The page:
In Hanoi, where copyright laws are laxer than in San Francisco, success and unauthorized cloning go hand in hand. The moment Lucky Hotel gets a good mention in the Lonely Planet guide, five more Lucky Hotels appear, some on the same block. The first hotel will put up an "Original Lucky Hotel" sign, which will then be copied by the copycats.
Did Cafe Bunn Mi, which opened last week in the Richmond, pull a similar stunt with Bun Mee, Denise Tran's 4-month-old Pacific Heights sandwich shop? Both sell upscale ($5-8), Westerner-friendly banh mi, along with salads and a few more substantial dishes. More importantly, whose phonetically spelled sandwiches are better?
Though the sulfurous reek of just-peeled radish permeates Cafe Bunn Mi, the cafe's sandwiches don't seem to contain any pickled daikon. Instead, they have colorful shredded carrots and red and green cabbage, with a few jalapeno slivers snuck in underneath. The vegetables aren't pickled, and the lack of acidity disrupts the tart-sweet-herbaceous trifecta that makes banh mi so compelling.
With Cafe Bunn Mi's pork belly sandwich, where slabs of too-fatty pork, braised with soy and star anise, are layered with soy-marinated eggs and shredded vegetables, the lack of acidity is a huge problem (also a problem: dense, not-hot-enough French rolls). The fish sandwich, though, centers on deep-fried sole so tender, coated in batter so light and crisp that the sweet mayo and cilantro, shot through with the occasional buzzy bit of green chile, make enough of a frame to turn it into a good sandwich.
While Cafe Bunn Mi's decor is an improvement on Saigon Sandwich's (even after the latter's Health Department-dictated remodel), Bun Mee shows the work of an actual architect. I went to the photogenic shop shortly after it opened, and found the sandwiches pallid for the price -- banh mi painted in inoffensive pastels. But a few months later, most of my concerns have been corrected.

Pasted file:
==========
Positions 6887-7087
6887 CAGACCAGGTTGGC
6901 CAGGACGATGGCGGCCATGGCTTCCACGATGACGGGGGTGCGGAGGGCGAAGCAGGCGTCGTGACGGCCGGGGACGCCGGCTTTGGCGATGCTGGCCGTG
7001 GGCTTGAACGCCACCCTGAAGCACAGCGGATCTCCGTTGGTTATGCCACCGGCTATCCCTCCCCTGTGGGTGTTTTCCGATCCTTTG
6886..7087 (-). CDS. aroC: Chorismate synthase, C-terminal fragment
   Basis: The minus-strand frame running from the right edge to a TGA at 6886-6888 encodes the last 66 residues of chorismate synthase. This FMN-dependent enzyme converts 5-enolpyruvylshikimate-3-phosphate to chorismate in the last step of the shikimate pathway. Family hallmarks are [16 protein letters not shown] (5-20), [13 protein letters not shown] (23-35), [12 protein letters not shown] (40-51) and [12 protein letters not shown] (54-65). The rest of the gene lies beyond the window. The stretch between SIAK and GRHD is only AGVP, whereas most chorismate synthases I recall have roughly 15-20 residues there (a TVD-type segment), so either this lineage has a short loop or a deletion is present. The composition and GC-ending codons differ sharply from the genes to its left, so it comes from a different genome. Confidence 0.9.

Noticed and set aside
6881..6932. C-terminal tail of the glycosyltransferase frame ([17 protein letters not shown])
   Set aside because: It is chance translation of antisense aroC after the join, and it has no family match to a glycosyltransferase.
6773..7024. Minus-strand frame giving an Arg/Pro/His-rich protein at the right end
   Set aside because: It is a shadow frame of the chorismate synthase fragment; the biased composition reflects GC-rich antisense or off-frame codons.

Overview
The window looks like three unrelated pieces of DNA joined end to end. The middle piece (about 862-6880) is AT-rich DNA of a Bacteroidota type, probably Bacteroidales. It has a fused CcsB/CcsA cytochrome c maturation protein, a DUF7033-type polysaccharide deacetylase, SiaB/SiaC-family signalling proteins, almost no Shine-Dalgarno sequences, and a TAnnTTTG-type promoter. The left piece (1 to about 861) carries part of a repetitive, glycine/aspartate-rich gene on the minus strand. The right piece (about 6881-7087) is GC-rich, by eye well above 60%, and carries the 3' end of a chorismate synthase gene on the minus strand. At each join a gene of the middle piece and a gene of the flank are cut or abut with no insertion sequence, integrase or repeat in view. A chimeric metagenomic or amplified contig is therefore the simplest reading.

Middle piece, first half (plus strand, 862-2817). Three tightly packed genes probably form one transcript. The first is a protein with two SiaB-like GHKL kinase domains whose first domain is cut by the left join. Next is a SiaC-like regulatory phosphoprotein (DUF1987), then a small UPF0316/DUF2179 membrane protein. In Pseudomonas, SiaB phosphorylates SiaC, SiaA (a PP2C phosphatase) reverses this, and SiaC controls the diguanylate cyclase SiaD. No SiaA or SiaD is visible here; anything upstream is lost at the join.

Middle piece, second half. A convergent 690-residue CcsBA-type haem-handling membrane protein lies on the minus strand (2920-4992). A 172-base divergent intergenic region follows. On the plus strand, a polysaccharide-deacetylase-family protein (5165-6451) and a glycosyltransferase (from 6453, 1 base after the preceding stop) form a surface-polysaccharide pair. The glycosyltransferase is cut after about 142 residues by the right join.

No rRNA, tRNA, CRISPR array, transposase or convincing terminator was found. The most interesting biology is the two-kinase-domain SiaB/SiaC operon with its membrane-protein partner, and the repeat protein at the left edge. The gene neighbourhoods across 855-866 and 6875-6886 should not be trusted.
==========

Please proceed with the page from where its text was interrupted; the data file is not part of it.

For one, the cooks have gotten the bread right: So warm, so light, the roll starts sloughing off brittle crumbs the moment it comes out of the wrapper. The bread is a texture, not a flavor to distract from the fillings.
And the cooks stuff the sandwich with the right proportion of cilantro, long strands of pickled vegetables, and a few green chiles hot enough to leave me feeling like my lips had welts on them. (This is not a criticism, mind you.) Tran's turmeric-scented fried catfish recalls both cha ca and Louisiana, where she grew up. It doesn't have the presence of the more thickly battered sole from Cafe Bunn Mi's sandwich, but its flavor is haunting. Like my favorite ($4) Vietnamese sandwiches, the catfish banh mi inspires its eater to finish the thing before its contents soften and deflate.
Advantage: Bun Mee.
Bun Mee: 2015 Fillmore (at Pine), 800-7696.
Cafe Bunn Mi: 417 Clement (at Fifth Ave.), 668-8908.